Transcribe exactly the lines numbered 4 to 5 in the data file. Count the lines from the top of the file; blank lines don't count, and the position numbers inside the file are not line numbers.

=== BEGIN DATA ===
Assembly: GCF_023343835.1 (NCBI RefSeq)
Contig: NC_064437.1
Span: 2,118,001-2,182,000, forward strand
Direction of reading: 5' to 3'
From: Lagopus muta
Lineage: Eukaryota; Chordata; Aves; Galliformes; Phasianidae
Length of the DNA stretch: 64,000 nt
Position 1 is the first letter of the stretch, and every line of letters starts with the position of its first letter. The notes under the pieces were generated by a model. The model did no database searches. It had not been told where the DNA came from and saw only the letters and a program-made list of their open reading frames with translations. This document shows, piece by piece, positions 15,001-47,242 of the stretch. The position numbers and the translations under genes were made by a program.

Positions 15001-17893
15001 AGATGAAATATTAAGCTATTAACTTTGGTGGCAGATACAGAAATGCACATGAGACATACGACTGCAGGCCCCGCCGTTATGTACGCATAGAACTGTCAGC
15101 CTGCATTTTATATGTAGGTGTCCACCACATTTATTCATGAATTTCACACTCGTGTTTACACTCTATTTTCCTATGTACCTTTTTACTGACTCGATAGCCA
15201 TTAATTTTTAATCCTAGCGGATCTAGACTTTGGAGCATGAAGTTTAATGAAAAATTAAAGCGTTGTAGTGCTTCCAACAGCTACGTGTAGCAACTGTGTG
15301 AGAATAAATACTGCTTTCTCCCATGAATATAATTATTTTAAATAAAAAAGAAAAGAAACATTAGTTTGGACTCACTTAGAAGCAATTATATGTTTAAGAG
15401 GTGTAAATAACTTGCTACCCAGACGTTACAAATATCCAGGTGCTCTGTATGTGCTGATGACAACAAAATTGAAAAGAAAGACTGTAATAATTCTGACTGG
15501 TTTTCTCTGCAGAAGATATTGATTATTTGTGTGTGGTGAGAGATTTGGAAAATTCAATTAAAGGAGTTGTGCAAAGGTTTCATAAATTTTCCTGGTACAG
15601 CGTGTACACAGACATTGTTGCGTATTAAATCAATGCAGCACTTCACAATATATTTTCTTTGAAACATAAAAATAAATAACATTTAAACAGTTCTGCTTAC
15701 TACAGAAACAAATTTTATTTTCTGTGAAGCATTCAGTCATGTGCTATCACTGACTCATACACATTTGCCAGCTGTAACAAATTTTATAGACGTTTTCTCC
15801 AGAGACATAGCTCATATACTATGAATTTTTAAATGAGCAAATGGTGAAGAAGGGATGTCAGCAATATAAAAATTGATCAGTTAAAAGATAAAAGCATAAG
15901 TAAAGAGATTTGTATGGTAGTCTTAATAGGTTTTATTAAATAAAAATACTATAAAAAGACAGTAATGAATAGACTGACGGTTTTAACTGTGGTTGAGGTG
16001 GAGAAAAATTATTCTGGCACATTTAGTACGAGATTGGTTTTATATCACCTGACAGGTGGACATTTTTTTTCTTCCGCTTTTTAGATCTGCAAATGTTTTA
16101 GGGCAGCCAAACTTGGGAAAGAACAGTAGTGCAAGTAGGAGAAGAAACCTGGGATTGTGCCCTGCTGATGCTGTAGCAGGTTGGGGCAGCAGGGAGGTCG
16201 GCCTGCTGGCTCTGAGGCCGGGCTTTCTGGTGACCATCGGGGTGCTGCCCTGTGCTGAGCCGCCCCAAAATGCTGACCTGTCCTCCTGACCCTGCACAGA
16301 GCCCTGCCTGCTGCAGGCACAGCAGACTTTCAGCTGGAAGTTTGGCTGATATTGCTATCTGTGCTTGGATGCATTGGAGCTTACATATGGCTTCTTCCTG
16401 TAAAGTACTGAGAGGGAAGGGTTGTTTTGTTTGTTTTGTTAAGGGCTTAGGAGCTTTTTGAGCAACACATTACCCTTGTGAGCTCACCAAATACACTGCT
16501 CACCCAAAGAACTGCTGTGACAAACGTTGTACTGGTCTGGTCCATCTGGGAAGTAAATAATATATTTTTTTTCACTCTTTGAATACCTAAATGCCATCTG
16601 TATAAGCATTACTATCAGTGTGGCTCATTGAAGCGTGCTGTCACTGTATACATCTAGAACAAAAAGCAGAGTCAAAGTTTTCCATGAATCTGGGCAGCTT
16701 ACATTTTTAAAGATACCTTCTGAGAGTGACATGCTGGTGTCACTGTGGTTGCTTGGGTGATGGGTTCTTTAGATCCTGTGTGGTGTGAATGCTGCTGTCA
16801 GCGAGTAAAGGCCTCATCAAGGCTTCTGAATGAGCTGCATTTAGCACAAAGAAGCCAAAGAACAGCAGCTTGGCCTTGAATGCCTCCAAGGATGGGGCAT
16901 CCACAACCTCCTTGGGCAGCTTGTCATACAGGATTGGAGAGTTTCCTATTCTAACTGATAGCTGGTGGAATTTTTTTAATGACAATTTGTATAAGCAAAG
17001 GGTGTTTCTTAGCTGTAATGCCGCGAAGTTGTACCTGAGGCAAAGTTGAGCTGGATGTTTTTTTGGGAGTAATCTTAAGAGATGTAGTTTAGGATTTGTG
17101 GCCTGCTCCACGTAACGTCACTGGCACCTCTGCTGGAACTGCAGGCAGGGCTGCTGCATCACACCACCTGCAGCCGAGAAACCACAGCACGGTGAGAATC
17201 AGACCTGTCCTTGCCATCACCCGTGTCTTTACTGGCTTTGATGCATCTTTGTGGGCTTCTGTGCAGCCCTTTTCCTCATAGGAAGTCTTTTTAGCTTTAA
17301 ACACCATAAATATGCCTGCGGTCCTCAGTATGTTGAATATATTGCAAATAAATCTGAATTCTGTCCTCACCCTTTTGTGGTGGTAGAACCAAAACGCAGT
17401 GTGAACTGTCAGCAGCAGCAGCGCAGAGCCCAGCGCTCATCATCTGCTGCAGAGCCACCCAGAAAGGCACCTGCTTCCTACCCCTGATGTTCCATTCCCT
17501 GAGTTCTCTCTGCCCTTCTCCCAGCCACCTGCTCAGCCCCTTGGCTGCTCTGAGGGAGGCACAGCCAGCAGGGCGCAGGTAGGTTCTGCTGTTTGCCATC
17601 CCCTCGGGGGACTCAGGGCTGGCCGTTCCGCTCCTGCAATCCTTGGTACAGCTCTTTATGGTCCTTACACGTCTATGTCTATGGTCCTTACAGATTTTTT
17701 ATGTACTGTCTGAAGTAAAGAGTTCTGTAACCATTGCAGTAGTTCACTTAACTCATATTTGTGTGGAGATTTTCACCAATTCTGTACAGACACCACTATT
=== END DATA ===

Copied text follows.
Direction of reading: 5' to 3'
From: Lagopus muta